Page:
How about send your star to do a guest spot on a widely watched TV show? Here the show has to be picked carefully because your audience demographic has to be matched. The numbers on Indian TV are notoriously unreliable. But Indian producers and insiders have a remarkably good feel for who is watching the shows. This accounts for the proliferation of movie "guests" on India's multitude of reality shows.
Another innovative take: Ekta Kapoor shilled her movie Shootout at Lokhandwala on one of her TV shows by having an actor mention it.
4. Focus on good music
Indian audiences are hugely attached to music. And the advent of MTV has transformed music into a visual medium for younger generations. (There is a reason Beyonce sells more albums than Erykah Badu). Viewers will go watch a movie simply to see a song or an item number - they'll endure 3 hours of drivel to watch their favorite star shimmy for 3 minutes. Regardless of how much movie they watch - they still pay the same.
A trend well getting worn in Bollywood - make a music video entirely for publicity. This sort of makes sense. Its well known that a significant portion of the filmi budget is spent planning and executing songs - hence the birth of the item number in the late 90s.
But item numbers can be awkward to fit into a movie, so why not acknowledge that its a marketing tool by creating an item number but keep it out of the movie. Its a great way to have a full length song play on MTV or B4U while not giving much away (and you don't have to spend much on end credit graphics because the song can be reused).
5. Don't be dishonest with the audience
Not because its wrong, but because it can hurt your bottom line. A lot of times you'll see item numbers inserted into the movie featuring a major star. But once the item number is over the star disappears from the movie. Yet the song is used in heavy rotation to promote the film. This technique is basically disingenuous and can result in the ire of fans. Not only will it generate bad word of mouth for your film but could also blacklist a filmmaker.
A variation on this is to market a movie differently to multiple audiences: for example, one trailer will show the movie as a romance, another will tout it as a thriller, yet another will focus on the action sequences. Unless your movie is a true many-headed masala movie - this catch-all marketing path is a bad one to tread.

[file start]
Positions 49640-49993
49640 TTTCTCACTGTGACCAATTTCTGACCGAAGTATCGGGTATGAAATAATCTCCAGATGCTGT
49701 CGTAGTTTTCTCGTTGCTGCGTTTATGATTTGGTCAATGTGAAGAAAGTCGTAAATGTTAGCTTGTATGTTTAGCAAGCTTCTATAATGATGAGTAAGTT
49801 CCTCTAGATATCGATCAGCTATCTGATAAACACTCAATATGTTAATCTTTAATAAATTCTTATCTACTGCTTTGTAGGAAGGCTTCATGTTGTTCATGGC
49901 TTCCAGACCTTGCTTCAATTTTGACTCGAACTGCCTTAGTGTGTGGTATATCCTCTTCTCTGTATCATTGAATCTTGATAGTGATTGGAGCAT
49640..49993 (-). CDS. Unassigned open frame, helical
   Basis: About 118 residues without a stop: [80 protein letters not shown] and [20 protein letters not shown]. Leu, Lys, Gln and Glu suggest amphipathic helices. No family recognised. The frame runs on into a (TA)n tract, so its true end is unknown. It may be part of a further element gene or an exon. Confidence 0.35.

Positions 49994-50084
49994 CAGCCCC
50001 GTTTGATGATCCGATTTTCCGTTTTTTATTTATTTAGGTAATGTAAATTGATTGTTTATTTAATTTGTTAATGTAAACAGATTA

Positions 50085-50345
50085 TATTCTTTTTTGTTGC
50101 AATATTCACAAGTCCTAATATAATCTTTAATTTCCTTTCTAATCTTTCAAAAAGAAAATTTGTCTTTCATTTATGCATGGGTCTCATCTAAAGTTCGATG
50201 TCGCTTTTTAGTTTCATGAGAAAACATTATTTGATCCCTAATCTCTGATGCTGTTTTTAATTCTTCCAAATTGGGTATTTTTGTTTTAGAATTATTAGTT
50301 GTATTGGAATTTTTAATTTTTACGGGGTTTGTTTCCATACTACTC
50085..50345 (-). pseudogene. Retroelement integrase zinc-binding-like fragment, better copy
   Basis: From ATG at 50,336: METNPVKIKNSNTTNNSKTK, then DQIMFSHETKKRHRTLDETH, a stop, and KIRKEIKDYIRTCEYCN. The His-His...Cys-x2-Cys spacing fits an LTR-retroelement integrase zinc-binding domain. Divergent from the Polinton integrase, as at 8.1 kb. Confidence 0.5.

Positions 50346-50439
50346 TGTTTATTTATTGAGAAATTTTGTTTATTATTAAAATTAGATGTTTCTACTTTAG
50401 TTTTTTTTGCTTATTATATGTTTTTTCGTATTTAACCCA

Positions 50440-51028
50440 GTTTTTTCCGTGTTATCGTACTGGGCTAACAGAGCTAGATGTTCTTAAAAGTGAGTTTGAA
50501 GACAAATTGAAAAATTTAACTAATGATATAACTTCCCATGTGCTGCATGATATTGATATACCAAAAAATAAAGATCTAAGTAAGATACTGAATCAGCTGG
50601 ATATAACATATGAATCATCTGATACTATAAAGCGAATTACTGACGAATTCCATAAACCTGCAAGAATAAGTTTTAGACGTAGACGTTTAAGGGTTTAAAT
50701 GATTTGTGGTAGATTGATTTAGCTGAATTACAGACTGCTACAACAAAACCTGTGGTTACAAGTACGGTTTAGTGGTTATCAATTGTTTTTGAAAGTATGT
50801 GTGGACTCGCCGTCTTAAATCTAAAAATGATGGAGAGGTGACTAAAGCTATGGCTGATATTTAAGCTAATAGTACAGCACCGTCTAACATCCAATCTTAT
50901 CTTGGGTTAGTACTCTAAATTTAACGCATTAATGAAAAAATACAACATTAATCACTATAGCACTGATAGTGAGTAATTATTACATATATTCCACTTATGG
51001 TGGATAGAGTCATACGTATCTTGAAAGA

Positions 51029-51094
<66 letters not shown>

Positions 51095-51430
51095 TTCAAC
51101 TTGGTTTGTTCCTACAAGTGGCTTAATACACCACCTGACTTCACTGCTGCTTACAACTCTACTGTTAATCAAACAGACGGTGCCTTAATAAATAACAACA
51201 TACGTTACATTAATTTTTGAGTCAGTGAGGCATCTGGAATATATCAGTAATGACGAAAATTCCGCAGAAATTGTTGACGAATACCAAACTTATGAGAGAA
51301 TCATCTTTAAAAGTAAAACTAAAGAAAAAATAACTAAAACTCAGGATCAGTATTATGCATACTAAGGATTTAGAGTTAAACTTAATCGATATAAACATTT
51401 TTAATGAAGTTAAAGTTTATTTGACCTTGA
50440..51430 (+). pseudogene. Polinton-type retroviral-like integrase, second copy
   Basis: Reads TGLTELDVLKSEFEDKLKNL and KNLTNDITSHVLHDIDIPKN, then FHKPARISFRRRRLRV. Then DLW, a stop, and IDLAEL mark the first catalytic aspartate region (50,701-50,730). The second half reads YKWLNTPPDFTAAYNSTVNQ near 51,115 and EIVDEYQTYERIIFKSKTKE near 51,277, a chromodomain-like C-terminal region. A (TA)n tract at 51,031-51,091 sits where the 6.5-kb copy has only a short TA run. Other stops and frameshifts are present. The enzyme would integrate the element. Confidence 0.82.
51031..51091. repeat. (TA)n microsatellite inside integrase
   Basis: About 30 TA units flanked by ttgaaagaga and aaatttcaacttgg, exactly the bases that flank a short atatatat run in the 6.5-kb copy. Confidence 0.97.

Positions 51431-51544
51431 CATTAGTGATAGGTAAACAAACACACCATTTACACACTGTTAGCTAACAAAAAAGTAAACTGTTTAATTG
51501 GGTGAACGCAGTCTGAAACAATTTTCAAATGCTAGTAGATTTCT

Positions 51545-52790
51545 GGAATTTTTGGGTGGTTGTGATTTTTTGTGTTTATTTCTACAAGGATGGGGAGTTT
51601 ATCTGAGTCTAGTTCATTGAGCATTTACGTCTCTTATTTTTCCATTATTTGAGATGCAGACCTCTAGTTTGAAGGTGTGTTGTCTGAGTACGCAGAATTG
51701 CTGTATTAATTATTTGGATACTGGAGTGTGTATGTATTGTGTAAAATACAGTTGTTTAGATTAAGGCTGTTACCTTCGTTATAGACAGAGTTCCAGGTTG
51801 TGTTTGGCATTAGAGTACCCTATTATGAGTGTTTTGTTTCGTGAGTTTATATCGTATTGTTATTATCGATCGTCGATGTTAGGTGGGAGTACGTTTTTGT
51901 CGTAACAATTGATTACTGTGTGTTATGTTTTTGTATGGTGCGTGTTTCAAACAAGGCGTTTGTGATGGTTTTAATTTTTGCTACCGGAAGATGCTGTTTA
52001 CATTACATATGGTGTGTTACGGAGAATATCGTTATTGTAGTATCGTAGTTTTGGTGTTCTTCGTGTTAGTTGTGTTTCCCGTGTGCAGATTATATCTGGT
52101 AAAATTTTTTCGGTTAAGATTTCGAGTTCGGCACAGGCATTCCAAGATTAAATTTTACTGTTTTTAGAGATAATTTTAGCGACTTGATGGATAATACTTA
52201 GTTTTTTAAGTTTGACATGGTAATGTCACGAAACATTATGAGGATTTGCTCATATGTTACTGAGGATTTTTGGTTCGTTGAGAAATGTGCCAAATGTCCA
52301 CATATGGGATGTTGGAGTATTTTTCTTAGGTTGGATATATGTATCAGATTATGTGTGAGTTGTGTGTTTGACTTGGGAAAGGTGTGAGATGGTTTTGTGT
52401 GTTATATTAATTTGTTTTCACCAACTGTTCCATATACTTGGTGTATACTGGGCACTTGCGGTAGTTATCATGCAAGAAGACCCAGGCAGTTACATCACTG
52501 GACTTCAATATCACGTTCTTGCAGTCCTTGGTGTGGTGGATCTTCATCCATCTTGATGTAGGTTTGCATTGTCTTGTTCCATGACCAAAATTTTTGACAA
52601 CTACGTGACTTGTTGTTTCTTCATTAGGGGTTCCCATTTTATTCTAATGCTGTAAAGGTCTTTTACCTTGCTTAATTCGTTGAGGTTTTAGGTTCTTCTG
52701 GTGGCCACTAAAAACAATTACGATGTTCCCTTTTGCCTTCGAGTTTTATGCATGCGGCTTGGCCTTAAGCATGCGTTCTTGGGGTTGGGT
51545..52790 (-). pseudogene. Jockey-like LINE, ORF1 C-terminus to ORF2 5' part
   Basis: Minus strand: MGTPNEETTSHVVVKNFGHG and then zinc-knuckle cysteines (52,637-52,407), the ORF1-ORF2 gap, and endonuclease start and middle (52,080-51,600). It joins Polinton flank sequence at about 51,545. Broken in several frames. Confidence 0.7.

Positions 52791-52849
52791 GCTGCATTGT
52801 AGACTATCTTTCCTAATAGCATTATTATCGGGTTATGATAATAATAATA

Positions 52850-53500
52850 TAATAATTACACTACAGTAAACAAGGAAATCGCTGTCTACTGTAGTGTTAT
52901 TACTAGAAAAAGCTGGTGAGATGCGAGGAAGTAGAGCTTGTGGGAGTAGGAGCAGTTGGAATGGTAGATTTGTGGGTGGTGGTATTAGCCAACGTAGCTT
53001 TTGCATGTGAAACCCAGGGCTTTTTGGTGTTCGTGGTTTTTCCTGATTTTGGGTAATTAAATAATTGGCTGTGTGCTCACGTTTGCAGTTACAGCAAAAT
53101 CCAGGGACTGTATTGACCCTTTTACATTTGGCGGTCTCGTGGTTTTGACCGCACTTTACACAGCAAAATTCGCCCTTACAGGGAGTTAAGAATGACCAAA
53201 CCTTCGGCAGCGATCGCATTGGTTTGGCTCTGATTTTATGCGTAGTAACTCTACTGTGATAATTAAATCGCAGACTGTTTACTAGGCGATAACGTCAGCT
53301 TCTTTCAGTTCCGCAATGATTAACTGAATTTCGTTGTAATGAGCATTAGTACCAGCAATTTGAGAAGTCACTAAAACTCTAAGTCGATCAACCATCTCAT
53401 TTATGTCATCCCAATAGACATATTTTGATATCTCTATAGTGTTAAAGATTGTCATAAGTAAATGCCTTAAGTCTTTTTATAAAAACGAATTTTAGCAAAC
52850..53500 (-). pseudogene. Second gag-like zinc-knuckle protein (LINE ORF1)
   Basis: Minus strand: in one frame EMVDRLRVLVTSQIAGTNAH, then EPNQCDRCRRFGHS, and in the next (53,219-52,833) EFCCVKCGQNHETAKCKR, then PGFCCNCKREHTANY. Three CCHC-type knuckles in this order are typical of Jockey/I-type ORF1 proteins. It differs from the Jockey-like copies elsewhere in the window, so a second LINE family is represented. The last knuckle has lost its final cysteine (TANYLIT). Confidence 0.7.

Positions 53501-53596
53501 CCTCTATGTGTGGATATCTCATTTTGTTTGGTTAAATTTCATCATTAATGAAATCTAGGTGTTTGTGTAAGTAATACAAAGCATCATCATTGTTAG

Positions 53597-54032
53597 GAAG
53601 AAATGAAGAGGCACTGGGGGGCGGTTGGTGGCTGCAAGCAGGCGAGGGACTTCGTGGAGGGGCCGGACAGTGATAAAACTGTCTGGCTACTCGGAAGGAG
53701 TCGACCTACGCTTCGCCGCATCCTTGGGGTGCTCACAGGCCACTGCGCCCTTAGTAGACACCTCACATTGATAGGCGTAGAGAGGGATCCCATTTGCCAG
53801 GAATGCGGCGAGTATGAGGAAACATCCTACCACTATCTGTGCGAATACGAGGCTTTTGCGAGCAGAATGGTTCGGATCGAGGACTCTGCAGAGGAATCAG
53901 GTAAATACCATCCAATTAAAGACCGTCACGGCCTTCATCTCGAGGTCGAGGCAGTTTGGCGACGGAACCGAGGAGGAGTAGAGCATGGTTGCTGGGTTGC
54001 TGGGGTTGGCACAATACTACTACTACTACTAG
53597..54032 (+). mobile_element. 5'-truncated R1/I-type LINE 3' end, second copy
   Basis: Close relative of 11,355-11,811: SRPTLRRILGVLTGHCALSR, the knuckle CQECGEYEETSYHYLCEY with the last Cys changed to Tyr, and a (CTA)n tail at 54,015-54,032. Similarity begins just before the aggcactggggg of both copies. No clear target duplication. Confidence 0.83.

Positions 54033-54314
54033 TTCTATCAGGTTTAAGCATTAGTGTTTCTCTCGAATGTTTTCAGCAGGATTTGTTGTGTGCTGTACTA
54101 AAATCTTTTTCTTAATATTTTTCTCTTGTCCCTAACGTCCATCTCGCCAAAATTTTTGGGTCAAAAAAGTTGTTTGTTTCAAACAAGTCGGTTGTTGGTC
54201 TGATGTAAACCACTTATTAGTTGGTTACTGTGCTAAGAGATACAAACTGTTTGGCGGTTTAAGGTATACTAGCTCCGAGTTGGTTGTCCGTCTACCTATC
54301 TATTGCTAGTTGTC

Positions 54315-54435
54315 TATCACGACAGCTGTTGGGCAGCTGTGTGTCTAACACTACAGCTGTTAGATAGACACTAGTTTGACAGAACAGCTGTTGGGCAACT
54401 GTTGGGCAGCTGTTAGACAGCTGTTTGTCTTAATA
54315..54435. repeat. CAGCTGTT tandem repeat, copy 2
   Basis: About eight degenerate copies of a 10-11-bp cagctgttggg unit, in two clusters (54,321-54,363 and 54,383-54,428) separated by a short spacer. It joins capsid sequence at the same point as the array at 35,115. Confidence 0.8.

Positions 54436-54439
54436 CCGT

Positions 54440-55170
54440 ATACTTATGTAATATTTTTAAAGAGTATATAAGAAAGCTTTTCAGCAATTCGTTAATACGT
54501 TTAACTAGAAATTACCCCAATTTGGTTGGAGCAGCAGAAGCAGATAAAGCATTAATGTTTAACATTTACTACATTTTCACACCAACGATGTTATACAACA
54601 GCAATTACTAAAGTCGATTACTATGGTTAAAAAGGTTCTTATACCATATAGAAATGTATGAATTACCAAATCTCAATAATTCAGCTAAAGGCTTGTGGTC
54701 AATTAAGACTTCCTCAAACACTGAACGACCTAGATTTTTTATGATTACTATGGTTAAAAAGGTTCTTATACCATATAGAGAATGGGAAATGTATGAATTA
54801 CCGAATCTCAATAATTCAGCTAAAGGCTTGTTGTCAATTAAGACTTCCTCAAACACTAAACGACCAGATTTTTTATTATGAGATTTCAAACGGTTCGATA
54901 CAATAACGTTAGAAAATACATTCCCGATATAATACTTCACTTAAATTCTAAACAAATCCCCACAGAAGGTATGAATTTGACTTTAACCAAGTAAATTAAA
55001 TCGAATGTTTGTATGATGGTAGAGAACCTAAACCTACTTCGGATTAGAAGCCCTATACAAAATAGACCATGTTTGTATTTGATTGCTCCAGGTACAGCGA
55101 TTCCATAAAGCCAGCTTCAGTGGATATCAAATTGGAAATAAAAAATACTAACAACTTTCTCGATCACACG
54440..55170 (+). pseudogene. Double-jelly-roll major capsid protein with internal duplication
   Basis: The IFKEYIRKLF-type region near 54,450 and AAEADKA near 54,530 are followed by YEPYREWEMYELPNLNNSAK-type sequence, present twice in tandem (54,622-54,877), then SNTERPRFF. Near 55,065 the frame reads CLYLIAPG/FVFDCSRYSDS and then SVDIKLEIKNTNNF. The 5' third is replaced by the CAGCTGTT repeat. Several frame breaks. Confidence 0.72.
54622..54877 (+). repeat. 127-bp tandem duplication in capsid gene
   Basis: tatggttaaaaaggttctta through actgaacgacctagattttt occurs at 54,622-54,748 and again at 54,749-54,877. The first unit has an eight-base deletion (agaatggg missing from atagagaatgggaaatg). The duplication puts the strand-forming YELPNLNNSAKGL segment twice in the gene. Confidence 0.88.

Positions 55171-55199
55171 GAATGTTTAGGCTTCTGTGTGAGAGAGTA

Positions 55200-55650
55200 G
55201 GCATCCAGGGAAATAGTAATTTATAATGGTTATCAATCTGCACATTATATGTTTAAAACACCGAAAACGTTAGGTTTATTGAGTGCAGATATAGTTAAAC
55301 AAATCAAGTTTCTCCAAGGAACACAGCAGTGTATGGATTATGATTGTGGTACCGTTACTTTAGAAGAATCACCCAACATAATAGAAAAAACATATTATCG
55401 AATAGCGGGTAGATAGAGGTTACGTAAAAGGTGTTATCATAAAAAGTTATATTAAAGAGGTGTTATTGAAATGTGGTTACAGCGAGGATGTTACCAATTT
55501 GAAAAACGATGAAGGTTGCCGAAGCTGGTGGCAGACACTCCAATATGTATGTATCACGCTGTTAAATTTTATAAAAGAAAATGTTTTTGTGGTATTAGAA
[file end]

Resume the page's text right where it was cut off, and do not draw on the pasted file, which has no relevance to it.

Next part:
6. Pick the name of your movie carefully
Filmmakers regularly pick catchy names - and they'll often pick names that come with built in recognition like the name of a song (or a catchy chorus) in another. This is the next best thing to reusing a name (which requires costly remake rights). Catchy songs - by virtue of being deployed copiously in antaksharis - roll easily off the tongue, thus making the movie easy to reference, discuss and relate to.
This works the wrong way with bad names as well. Take Manorama: Six Feet Under for example. Given its film noir nature, it might want to appeal to urban audiences, but it had to give up wider appeal - and thats even before it was released.
- Smaller movies that open gradually are prone to piracy says Never Mind!!
- Lin's rules for going to the theater versus the DVD
- Pitu lists some of her favorite Indian newspapers
- anu g's son reports on the three item numbers in Krazzy 4
- American audiences feel obligated to support small movies says Amrita
- Joules' four additional marketing techniques - available for free!
- Sidekick puzzles over Bollywood box office reports and defends NYT
- anu g pitches in for The Hindu
- girlie girl uses Kajra Re as the best example of item song marketing
- meena wonders what the regional play is in Bollywood marketing
- cinderella uncovers fan club guerrilla marketing in Tollywood and Kollywood and adds: Invite a politician to see your movie to the list of strategies
- Bitterlemons adds four more rules